I’ve been thinking a lot lately about a couple of things that John F. Kennedy said. The first is:
Those who make peaceful revolution impossible will make violent revolution inevitable.
I’m reminded of this whenever people (increasingly) talk about the possibility of, and even the ‘need for’, some kind of civil war in the United States, as a remedy for our unfortunate habit of using politics and law, not to codify areas of widespread agreement, but to force submission in areas where there is substantial disagreement.
But mostly I think about how if we change a single word,
Those who make peaceful resolution impossible will make violent resolution inevitable.
we get a one-sentence explanation of the War on Drugs.
That is, every time I hear about drug dealers shooting each other, I’m reminded of how we never hear about car dealers, or insurance brokers, or realtors, or gun dealers, or clothing retailers, and so on, engaging in violent disputes over things like sales territories. And that’s because for all these businesses, we’ve made peaceful resolution of disputes — via the court system — possible.
For other types of businesses — which provide goods and services that (as centuries of experience have shown) substantial numbers of people are simply not willing to live without — we’ve made peaceful resolution of disputes impossible. And so, Kennedy reminds us, we have made violent resolution of those disputes inevitable.
We all pay the price for that every day. But we don’t have to. It’s within our power to put an end to it. All we have to do is back away from the dangerously misguided idea that ignorance is a proper basis for enacting laws that embody prior restraint, i.e., that we can ban whatever we don’t want to understand.
The second is:
There is little value in insuring the survival of our nation if our traditions do not survive with it.
He was speaking about secrecy (‘The very word ‘secrecy’ is repugnant in a free and open society’), which relates to a lot of the problems that we’ve created for ourselves by allowing things like non-public school board sessions, secret negotiations with public unions, secret police disciplinary lists, and so on.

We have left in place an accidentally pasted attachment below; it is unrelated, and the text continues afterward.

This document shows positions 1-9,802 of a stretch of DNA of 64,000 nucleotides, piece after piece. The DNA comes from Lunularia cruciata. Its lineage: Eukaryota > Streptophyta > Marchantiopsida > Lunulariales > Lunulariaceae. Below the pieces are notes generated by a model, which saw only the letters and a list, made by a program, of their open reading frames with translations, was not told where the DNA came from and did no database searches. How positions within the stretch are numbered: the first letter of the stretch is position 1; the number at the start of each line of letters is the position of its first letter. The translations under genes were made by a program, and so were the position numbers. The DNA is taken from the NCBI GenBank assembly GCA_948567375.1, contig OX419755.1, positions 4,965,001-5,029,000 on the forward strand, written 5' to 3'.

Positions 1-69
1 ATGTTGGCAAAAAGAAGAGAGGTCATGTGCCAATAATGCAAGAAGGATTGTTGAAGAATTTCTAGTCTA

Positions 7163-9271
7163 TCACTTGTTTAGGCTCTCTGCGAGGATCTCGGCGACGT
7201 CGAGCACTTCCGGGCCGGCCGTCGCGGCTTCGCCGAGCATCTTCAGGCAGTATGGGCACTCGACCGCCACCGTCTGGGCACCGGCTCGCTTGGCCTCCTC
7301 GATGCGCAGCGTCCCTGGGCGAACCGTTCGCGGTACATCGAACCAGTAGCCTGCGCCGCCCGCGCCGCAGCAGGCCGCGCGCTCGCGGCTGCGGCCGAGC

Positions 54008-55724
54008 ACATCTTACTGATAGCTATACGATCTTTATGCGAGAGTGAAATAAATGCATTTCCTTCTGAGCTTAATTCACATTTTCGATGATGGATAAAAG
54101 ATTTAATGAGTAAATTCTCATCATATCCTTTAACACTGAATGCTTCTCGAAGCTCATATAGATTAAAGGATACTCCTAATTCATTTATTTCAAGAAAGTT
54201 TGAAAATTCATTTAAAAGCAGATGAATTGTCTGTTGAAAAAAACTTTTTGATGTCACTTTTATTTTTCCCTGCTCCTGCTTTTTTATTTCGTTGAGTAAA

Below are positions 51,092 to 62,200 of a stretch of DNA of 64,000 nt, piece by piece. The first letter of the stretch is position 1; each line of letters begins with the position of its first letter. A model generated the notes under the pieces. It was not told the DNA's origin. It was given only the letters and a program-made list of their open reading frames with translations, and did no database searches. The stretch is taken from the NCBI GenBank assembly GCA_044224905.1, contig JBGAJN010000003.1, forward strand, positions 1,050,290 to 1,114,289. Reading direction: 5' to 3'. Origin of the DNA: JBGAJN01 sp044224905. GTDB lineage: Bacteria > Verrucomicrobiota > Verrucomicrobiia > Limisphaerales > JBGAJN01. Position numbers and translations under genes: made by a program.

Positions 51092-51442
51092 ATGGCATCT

But lately I’ve been thinking about it in relation to Red Flag laws, and other so-called ‘common sense’ gun control laws. Because this is exactly what these laws seek to do — to prioritize the survival of government, and individuals, over the survival of the things that make survival worthwhile — our traditions of freedom and self-reliance.
As General John Stark noted:
Death is not the worst of evils.
And thinking about that always leads me to think about something Thomas Jefferson said: malo periculosam, liberatem quam quietam servitutem, or
I prefer dangerous freedom over peaceful slavery.
I’ve come to believe that this is really the thing that divides us as a nation — that there are people who prefer freedom to safety, and others who prefer safety to freedom. And so I think our own peaceful resolution of this difference requires us to find some way for these two groups to coexist in a way that doesn’t require either group to view government as a club for beating the other group into accepting its preference.
I have some ideas about how that might work, which I’ll be writing about in the near future.